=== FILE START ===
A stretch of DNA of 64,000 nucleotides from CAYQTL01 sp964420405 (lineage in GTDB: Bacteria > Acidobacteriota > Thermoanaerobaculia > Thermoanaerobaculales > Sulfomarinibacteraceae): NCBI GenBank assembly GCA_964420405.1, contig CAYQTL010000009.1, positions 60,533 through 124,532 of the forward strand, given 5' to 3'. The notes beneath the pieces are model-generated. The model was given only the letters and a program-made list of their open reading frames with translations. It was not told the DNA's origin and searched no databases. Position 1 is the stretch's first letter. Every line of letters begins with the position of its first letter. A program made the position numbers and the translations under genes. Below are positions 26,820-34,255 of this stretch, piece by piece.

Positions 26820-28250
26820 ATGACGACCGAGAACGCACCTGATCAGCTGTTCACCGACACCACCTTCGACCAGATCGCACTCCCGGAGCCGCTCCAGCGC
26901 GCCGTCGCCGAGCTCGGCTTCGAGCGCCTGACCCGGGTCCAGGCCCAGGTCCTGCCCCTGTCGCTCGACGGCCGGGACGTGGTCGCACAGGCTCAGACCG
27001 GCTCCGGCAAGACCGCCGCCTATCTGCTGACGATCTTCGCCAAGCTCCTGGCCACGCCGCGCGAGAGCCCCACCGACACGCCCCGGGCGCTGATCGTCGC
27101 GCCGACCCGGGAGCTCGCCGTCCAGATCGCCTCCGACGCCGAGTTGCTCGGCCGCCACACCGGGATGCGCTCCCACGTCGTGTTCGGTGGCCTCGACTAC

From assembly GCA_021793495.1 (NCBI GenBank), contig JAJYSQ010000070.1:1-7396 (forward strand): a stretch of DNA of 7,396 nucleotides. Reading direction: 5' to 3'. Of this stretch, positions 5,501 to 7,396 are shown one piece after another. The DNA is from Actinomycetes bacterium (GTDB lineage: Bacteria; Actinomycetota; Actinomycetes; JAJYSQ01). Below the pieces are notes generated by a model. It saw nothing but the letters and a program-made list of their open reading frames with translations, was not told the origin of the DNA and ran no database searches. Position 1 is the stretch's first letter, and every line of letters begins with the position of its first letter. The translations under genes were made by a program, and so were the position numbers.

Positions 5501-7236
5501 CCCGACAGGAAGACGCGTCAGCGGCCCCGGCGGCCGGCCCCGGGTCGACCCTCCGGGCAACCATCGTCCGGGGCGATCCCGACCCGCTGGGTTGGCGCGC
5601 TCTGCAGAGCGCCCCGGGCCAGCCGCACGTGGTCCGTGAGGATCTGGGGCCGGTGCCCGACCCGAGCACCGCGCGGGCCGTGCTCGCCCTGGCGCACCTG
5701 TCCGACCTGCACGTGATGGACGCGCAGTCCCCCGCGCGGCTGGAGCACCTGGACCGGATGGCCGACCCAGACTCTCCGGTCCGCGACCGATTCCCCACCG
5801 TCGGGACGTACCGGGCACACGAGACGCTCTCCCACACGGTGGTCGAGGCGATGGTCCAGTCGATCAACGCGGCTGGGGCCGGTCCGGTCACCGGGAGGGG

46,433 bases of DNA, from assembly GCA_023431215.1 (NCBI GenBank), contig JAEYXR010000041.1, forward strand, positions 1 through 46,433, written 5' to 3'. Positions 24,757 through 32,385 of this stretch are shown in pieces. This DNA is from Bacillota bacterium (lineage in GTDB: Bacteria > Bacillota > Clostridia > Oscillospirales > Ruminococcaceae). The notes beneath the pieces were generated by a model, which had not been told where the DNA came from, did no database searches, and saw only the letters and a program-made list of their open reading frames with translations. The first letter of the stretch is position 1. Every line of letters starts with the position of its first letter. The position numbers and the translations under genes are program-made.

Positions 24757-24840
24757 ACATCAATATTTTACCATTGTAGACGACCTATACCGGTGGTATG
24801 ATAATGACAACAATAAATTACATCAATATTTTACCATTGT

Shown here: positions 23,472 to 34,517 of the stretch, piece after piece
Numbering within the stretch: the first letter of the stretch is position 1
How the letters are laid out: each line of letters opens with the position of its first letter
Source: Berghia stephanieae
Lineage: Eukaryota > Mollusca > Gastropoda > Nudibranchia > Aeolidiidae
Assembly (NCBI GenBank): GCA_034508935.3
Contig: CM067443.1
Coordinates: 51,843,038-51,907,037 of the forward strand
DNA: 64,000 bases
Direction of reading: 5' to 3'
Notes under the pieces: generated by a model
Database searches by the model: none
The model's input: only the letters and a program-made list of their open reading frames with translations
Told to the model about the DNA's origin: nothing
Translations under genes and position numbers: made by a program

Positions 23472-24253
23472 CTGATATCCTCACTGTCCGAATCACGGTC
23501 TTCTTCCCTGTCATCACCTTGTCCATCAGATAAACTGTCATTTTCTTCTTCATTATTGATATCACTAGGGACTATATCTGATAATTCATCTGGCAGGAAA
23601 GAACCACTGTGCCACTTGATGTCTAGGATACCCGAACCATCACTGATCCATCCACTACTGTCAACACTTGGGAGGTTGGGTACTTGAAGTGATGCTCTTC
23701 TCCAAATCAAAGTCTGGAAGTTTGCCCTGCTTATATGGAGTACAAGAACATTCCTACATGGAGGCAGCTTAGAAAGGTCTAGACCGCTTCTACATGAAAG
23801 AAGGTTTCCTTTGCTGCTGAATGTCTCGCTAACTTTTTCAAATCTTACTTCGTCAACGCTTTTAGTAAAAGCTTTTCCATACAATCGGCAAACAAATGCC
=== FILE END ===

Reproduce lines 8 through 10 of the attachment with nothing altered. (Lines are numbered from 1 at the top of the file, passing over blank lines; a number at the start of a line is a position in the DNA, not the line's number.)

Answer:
Positions 5501-7236
5501 CCCGACAGGAAGACGCGTCAGCGGCCCCGGCGGCCGGCCCCGGGTCGACCCTCCGGGCAACCATCGTCCGGGGCGATCCCGACCCGCTGGGTTGGCGCGC
5601 TCTGCAGAGCGCCCCGGGCCAGCCGCACGTGGTCCGTGAGGATCTGGGGCCGGTGCCCGACCCGAGCACCGCGCGGGCCGTGCTCGCCCTGGCGCACCTG